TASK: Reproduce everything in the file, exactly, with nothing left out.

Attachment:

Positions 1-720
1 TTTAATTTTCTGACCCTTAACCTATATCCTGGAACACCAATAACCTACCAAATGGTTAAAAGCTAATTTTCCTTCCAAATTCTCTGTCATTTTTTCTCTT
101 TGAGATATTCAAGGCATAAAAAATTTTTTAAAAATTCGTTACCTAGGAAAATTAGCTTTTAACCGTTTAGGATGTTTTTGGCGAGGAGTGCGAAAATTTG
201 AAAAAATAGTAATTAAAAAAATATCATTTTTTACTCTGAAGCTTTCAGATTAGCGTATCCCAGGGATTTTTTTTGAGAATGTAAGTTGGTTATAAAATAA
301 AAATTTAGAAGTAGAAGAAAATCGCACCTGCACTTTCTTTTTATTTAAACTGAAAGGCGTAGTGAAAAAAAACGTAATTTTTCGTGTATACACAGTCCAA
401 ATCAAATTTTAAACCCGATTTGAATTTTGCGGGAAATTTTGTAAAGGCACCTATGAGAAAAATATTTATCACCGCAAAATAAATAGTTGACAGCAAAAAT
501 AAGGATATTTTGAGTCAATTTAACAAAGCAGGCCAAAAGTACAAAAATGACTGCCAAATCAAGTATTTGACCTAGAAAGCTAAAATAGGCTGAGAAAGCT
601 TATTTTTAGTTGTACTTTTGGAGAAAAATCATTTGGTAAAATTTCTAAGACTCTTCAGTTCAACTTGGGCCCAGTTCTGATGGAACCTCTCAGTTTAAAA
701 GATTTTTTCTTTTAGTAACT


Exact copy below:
Positions 1-720
1 TTTAATTTTCTGACCCTTAACCTATATCCTGGAACACCAATAACCTACCAAATGGTTAAAAGCTAATTTTCCTTCCAAATTCTCTGTCATTTTTTCTCTT
101 TGAGATATTCAAGGCATAAAAAATTTTTTAAAAATTCGTTACCTAGGAAAATTAGCTTTTAACCGTTTAGGATGTTTTTGGCGAGGAGTGCGAAAATTTG
201 AAAAAATAGTAATTAAAAAAATATCATTTTTTACTCTGAAGCTTTCAGATTAGCGTATCCCAGGGATTTTTTTTGAGAATGTAAGTTGGTTATAAAATAA
301 AAATTTAGAAGTAGAAGAAAATCGCACCTGCACTTTCTTTTTATTTAAACTGAAAGGCGTAGTGAAAAAAAACGTAATTTTTCGTGTATACACAGTCCAA
401 ATCAAATTTTAAACCCGATTTGAATTTTGCGGGAAATTTTGTAAAGGCACCTATGAGAAAAATATTTATCACCGCAAAATAAATAGTTGACAGCAAAAAT
501 AAGGATATTTTGAGTCAATTTAACAAAGCAGGCCAAAAGTACAAAAATGACTGCCAAATCAAGTATTTGACCTAGAAAGCTAAAATAGGCTGAGAAAGCT
601 TATTTTTAGTTGTACTTTTGGAGAAAAATCATTTGGTAAAATTTCTAAGACTCTTCAGTTCAACTTGGGCCCAGTTCTGATGGAACCTCTCAGTTTAAAA
701 GATTTTTTCTTTTAGTAACT